My family comes from Serbia, so of course whenever we find a Serbian restaurant within driving distance, we have to try it. My mom discovered Kafana about a year ago and has eaten there every single time she’s been in the Big Apple since. Kafana is a Serbian restaurant, and unlike some Serbian restaurants which try to mask their ethnicity by claiming that they broadly serve “Balkan” food (Ambar, I’m talking about you), everything about Kafana is Serbian.
Going to school in DC means that I haven’t had much time to go to New York City. However, I made a few trips over Thanksgiving and Winter Breaks. It was finally time to see whether this restaurant that my mom and sister had been raving about was worth the hype.
Honestly, I tried not to expect too much from Kafana because I’ve been to a few dingy Serbian restaurants, including one in Vancouver, that looked like it was built in the USSR. Ambar, in Washington, is trendy and chic, but it caters towards a Western clientele.
Everything about Kafana is very Serbian, from the Cyrillic letters on the windows, to the non-Americanized food to the frank service. When I walked into Kafana with my mom, the hostess greeted us in English. My mom asked for a table in Serbian, and we were spoken to in our native tongue for the rest of the night. Pretty much everyone in the restaurant was speaking Serbian. It was great! It was also great when a vaguely Serbian man (he knew how to pronounce everything properly on the menu, yet he conversed with the wait staff in English) had brought an American date to the restaurant; I love it when people spread our culture.
The restaurant itself is quite cozy, with only 34 seats and room for four at a small bar. The tables were made of wood and the chairs and booths are upholstered in an ethnic embroidery. Vintage postcards of Belgrade hung in frames on the exposed brick walls. Evergreen garlands ran along the tops of the walls for the holidays, and they gave off a nice scent. A magazine ad for Cockta – our national brand of Cola – hung in the bathroom. A happy yellow lab, owned by one of the employees, was hooked onto the bench on the restaurant’s patio during my visit. Serbian versions of Beatles songs played through the speakers, but pretty soon, the restaurant filled up and the music was inaudible over the chatter. I was really impressed by the time that was put into these details.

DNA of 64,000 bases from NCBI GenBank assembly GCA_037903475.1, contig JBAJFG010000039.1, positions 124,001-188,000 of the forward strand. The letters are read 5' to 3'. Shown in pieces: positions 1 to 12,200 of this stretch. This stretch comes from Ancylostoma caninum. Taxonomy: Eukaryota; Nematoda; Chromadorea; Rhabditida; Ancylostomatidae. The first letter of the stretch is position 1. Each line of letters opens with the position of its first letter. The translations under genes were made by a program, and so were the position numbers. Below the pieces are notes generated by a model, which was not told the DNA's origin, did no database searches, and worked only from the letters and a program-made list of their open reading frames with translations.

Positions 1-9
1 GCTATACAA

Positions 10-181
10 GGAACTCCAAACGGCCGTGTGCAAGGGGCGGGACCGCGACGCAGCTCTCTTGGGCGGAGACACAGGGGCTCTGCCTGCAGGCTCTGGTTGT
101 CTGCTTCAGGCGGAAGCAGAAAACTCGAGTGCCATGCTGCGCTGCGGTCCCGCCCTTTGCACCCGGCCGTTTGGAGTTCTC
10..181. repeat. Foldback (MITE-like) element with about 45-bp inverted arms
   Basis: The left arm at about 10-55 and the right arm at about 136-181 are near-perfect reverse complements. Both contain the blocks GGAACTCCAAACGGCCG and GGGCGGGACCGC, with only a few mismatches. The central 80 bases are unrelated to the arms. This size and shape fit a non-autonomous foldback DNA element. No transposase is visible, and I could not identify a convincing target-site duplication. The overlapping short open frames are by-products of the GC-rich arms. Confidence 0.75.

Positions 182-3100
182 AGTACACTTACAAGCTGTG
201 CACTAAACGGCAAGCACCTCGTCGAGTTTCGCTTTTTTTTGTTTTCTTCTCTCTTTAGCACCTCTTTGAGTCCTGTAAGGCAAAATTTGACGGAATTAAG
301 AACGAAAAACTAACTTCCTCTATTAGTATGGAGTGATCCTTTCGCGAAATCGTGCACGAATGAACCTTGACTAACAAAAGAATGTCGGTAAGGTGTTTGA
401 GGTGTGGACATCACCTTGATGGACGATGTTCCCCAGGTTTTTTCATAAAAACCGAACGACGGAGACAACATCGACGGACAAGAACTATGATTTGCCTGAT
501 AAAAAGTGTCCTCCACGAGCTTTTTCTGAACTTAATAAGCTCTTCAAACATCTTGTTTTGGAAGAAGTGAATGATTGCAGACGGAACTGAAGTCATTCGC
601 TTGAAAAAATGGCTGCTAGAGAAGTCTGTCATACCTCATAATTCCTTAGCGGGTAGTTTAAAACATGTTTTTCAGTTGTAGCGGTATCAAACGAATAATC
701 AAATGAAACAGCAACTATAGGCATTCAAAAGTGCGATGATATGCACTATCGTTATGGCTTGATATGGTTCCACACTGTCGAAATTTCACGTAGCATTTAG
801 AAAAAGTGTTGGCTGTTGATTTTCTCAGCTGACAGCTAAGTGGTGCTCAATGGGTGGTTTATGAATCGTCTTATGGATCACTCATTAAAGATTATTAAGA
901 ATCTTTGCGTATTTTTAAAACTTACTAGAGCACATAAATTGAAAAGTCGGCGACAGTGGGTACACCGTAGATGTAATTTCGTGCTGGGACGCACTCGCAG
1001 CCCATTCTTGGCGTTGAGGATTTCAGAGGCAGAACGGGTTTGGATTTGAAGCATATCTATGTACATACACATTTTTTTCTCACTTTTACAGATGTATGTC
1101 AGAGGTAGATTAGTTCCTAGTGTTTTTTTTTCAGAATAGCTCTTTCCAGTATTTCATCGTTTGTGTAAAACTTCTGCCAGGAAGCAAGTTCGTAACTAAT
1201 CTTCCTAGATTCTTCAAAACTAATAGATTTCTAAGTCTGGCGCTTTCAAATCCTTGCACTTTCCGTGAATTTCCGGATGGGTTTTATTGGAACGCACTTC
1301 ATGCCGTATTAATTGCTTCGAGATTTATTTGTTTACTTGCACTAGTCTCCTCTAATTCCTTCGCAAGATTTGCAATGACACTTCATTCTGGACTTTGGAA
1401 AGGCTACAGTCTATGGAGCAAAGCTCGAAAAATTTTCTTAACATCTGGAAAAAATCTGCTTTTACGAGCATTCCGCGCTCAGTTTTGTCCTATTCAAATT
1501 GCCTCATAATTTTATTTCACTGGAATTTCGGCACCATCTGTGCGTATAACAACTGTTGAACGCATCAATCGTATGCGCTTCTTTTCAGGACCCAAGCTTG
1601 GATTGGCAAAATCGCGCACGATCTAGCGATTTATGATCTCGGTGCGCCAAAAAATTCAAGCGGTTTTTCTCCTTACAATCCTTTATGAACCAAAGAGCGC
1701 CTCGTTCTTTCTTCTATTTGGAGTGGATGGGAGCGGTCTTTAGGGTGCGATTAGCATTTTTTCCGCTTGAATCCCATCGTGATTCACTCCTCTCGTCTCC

My mom and I were ready for a feast! We were given a basket of bread and ajvar – traditional red pepper spread – to start. The bread was thick and spongy and the ajvar was the best I’ve had outside of the homeland. It had a great smoky flavor from the roasted red peppers.
I ordered a Coke, and got “Mexican Coke” in a glass bottle. This Coke was imported from Mexico, but I’m pretty sure that everywhere except in the U.S., Coke is sweetened with real sugar and not with corn syrup, which gives it a fresher taste. Coke is traditionally served in a glass bottle at restaurants in Serbia, as opposed to being poured from a fountain.
We ordered the Lepinja sa kajmakom ($5.95) next. Lepinje are basically our version of buns, but they were more like pitas in this dish. Kajmak is a traditional, creamy cheese. It’s basically what forms when hot milk curdles. The kajmak was sandwiched between the lepinje; the dish was really good! The kajmak had a soft texture and rich taste. The appetizer was sprinkled with parsley, as I noticed most of our dishes were.